I was reading about the Dodo this morning and how it became extinct. It was supposed to be a very dumb bird (from where we get the expression ‘dumb as a dodo’) which, along with the cruelty of us humans led to its extinction. This led me into thinking about the world of languages and how there have been languages, dialects, words, which have variously born, died, been revived or become extinct.
Recently I came across a highly interesting article which detailed the work of a few Scientists at the University of Reading who were researching the oldest words in English and had also made predictions about which words are likely to become extinct in the future.
The oldest words in use at present are about 10,000 years old, and according to the scientists they are I, who and we along with numbers like 1, 2 and 3. Furthermore, some of the words that are likely going to be forgotten completely are ‘dirty’, ‘guts’, ’squeeze’, ‘throw’, and ’stick’.
The researchers say that languages and words also have their own evolutionary system. They come into existence out of necessity and depending upon usage, they may become stronger or wither and die out. The rate of evolution can also vary, for example prepositions and conjunctions like ‘and’, ‘but’ , ‘or’, ‘over’, ‘against’ and ‘on’ evolve the fastest. The slowest ‘evolvers’ (I just coined one into existence ) include numbers followed by nouns, adjectives and verbs, respectively.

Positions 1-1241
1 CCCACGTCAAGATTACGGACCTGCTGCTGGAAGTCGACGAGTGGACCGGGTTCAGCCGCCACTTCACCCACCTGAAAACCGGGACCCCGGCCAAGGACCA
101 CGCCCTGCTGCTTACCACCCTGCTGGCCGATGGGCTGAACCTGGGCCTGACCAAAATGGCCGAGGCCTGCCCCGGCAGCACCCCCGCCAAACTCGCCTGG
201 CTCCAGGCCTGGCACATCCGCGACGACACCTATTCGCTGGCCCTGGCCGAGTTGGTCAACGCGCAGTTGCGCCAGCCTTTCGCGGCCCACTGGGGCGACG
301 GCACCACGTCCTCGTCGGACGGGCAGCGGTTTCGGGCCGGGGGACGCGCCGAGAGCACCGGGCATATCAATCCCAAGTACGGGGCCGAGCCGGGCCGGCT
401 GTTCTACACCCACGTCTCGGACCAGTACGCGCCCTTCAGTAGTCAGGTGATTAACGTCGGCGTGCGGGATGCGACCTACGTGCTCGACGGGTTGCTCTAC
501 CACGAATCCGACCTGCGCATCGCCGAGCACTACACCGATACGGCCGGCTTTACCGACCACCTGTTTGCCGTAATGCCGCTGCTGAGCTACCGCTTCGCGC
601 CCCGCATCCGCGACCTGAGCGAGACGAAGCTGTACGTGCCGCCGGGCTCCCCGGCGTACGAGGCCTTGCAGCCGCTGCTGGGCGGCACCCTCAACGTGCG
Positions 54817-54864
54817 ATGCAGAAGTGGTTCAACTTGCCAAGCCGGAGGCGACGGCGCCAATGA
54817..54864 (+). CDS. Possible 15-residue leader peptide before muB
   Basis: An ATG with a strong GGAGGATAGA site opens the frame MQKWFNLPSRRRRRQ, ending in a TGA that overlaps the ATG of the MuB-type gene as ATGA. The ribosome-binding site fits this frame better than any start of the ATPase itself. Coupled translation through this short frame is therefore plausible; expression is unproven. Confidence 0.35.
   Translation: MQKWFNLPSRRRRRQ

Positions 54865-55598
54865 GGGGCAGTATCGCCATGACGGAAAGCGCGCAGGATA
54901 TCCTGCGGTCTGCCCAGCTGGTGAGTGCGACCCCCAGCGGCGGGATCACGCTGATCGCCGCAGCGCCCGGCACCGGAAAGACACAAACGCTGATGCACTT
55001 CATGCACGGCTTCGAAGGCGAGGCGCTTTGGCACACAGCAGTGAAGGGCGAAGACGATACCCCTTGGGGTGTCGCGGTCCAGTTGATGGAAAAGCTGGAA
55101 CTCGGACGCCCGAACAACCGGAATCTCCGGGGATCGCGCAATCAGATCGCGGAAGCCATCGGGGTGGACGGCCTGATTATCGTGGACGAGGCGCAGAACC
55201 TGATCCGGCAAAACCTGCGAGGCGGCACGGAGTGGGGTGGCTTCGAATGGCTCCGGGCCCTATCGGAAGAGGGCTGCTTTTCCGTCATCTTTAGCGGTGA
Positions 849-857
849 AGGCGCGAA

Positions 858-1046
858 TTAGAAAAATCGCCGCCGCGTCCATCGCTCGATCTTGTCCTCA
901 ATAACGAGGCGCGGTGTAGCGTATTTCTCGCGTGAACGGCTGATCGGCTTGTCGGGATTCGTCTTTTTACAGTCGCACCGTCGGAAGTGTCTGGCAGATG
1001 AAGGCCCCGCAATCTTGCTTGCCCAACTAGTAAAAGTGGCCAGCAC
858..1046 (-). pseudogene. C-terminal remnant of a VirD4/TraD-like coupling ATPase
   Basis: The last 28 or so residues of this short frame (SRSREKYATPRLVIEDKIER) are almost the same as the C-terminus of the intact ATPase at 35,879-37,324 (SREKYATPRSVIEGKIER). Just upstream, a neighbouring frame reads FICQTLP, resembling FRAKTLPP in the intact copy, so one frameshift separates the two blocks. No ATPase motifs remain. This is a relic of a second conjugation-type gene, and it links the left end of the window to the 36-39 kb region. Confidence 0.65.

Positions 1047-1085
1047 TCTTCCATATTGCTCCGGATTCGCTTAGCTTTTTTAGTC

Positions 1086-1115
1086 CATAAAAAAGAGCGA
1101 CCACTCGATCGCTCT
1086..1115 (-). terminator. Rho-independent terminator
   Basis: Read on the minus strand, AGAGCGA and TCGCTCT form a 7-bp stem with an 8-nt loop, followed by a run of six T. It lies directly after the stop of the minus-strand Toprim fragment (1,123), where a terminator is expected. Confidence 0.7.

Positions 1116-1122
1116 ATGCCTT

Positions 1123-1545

Getting to know the above has been a highly interesting, as well creepy experience. The day I read this piece I couldn’t get a satisfying amount of language translation done, because the whole day I was looking at those words on my computer’s monitor and thinking, is the stronger one bullying the weakling, what are they telling each other. Whew!!!